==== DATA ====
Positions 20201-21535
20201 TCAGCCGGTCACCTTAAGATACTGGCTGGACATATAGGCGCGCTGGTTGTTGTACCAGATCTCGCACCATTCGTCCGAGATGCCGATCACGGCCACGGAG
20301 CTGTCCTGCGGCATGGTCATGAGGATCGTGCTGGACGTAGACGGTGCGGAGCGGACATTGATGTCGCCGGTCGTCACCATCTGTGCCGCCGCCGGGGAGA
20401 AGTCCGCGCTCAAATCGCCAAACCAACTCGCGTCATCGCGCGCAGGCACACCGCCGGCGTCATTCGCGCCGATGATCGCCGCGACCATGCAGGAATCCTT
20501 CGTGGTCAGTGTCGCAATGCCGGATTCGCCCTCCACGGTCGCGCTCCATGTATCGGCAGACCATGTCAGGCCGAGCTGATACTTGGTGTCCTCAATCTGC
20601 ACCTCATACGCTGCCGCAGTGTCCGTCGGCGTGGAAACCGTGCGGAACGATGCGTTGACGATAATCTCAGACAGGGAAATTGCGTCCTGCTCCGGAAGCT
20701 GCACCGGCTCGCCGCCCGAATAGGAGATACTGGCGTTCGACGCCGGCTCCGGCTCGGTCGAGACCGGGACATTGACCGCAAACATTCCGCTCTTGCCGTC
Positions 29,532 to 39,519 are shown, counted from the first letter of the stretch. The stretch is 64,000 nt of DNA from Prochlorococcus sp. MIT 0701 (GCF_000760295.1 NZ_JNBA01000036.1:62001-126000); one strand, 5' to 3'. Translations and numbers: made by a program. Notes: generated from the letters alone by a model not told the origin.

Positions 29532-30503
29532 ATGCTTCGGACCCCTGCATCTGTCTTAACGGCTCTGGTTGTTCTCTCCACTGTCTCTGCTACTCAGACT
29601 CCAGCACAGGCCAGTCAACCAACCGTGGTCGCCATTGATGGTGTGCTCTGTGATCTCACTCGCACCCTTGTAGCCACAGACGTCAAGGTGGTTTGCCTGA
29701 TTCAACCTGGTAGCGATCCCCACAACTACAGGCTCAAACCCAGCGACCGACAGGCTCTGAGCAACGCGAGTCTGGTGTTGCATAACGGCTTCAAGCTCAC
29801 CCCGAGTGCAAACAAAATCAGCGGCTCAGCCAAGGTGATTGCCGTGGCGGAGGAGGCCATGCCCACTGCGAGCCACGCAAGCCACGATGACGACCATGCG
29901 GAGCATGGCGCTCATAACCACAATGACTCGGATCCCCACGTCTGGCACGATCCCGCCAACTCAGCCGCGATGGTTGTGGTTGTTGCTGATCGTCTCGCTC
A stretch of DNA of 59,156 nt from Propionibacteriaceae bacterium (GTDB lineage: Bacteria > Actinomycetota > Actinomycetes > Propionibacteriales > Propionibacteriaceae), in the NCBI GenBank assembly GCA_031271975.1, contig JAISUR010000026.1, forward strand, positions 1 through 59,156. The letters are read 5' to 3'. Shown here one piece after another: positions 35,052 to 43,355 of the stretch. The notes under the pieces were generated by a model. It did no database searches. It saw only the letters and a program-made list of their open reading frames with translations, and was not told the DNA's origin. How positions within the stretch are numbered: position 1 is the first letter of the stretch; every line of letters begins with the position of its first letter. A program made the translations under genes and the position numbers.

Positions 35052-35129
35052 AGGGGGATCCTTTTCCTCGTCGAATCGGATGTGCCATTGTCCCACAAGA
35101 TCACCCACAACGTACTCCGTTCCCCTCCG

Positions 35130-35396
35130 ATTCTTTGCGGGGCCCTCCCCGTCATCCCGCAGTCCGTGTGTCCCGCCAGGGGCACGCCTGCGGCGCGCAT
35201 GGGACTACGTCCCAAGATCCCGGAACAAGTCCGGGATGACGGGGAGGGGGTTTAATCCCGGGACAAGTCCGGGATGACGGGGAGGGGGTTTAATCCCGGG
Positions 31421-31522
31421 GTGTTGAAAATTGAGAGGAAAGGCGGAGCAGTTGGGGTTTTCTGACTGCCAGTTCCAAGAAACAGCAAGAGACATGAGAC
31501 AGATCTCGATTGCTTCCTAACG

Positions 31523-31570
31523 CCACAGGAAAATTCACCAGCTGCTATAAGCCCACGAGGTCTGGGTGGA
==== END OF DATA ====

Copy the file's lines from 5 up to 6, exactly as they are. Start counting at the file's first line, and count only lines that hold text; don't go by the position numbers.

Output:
20501 CGTGGTCAGTGTCGCAATGCCGGATTCGCCCTCCACGGTCGCGCTCCATGTATCGGCAGACCATGTCAGGCCGAGCTGATACTTGGTGTCCTCAATCTGC
20601 ACCTCATACGCTGCCGCAGTGTCCGTCGGCGTGGAAACCGTGCGGAACGATGCGTTGACGATAATCTCAGACAGGGAAATTGCGTCCTGCTCCGGAAGCT